One of the last bastions of music retail in the Big Apple having survived Sam Goody, Tower, Virgin, HMV and countless others who came and went over the years J&R Music World was a solid rock of retail.
Opened in 1971 with one store on Park Row I can remember when Raachele Friedman worked the register in their record department down in the basement under her father’s upstairs electronics store. From that one store they expanded to pretty much buying up all the real estate on that one block (except the hardware store) to an empire and giant of electronics retail with an international reputation.
Back in the hey day of the record business J&R Music World probably sold more records per square inch then any retailer in the US.
In fact when they first started they paid all their vendors in cash. I was a sales rep back then and believe me when I tell you they kept many an independent record distributor afloat with their cash flow.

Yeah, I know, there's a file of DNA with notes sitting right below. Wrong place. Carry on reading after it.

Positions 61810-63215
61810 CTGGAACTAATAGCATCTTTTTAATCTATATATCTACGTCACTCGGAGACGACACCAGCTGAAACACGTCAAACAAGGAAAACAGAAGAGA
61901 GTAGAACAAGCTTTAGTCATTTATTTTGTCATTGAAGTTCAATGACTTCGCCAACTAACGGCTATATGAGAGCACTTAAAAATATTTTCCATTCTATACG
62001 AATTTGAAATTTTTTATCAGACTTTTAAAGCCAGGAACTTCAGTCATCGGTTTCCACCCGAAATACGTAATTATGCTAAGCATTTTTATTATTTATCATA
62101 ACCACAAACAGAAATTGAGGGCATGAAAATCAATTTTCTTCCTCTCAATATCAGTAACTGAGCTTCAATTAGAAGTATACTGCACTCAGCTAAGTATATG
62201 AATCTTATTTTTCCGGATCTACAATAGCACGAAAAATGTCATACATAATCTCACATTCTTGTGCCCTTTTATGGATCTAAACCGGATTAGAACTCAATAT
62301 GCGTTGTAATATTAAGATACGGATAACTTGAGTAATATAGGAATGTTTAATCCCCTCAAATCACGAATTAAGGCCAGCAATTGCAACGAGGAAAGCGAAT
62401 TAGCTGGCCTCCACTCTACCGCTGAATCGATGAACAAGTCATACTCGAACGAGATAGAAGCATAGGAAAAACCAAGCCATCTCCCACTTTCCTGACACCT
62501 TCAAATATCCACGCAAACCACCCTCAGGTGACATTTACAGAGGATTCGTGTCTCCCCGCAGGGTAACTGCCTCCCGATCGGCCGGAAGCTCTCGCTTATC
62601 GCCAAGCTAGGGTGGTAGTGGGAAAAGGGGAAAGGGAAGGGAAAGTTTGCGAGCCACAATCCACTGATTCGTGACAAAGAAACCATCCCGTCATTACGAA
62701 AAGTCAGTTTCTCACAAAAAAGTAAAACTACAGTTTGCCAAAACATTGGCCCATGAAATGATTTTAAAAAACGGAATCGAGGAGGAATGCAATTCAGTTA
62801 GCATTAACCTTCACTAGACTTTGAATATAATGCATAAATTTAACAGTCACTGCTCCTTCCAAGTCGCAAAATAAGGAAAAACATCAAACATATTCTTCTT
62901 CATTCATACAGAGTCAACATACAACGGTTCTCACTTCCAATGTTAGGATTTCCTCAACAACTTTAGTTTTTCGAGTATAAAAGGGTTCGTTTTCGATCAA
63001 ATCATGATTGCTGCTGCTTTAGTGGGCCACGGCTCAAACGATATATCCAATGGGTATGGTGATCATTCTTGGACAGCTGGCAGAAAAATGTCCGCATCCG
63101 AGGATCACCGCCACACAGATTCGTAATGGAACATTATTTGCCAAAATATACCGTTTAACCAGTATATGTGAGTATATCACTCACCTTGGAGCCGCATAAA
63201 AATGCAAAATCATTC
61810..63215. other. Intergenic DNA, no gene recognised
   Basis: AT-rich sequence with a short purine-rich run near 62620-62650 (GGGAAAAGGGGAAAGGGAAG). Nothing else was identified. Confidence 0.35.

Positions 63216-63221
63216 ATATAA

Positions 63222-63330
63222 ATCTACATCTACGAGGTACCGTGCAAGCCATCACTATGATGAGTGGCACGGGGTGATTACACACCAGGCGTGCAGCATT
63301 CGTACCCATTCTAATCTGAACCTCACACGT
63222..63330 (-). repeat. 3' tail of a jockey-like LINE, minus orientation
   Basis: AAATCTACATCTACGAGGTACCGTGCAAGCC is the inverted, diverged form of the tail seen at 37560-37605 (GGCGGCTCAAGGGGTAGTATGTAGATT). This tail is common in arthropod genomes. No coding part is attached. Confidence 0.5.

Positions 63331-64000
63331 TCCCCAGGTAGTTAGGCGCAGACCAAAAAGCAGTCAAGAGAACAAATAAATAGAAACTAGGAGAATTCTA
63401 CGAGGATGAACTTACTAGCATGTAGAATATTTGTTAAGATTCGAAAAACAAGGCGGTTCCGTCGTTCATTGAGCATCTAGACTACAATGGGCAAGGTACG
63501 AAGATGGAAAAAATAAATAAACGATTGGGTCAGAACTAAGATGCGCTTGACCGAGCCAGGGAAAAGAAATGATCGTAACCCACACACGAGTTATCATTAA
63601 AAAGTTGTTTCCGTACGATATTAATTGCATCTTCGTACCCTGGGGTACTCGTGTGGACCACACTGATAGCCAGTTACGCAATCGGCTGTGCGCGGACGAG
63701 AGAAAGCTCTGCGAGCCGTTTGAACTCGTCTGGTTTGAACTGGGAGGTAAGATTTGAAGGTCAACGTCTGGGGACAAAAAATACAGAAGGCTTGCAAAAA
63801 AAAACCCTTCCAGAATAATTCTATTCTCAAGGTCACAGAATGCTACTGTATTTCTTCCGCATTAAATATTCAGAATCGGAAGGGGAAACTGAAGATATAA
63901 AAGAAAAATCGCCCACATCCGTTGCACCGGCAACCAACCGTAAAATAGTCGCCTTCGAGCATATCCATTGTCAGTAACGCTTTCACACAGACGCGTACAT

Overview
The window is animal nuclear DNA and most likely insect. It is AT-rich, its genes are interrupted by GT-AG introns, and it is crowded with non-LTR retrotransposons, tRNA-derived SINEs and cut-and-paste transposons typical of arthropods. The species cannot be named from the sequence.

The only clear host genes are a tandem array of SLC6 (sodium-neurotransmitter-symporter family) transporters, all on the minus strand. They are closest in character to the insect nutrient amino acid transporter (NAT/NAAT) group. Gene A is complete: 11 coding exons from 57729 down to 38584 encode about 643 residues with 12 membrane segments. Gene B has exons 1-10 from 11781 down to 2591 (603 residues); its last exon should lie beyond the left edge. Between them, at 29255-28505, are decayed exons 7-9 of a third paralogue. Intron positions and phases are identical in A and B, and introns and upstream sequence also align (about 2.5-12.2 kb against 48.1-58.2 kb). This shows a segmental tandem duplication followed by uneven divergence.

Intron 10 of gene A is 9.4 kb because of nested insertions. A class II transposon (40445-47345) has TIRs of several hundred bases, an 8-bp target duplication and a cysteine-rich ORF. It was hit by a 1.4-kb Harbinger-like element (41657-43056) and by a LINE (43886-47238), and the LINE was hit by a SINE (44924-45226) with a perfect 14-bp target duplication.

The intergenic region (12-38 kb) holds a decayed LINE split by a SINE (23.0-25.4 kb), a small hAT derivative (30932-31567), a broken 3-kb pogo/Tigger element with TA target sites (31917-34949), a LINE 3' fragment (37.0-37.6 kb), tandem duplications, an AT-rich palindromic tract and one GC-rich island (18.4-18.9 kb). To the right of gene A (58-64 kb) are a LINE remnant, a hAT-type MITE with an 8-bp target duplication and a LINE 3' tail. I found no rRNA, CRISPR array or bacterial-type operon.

From 1985 to 1987 I managed their jazz department, a stand alone store on top of their classical store at 33 Park Row.
Back in those days the record business was flush. You could sell records with both hands 9 to 5 with no problem.
During the lunch rush (Noon to 2) you could sell a box of records right off the wall of any new release you played in the store.
I did ‘In Stores' with many jazz legends including Horace Silver, Abbey Lincoln and Wayne Shorter.
You never knew who would stop in the store. One time the actor Matt Dillion came in looking for classic Be Bop records for a role he was considering.
The article in the New York Times says it’s a reorganization so who know’s what the future will bring.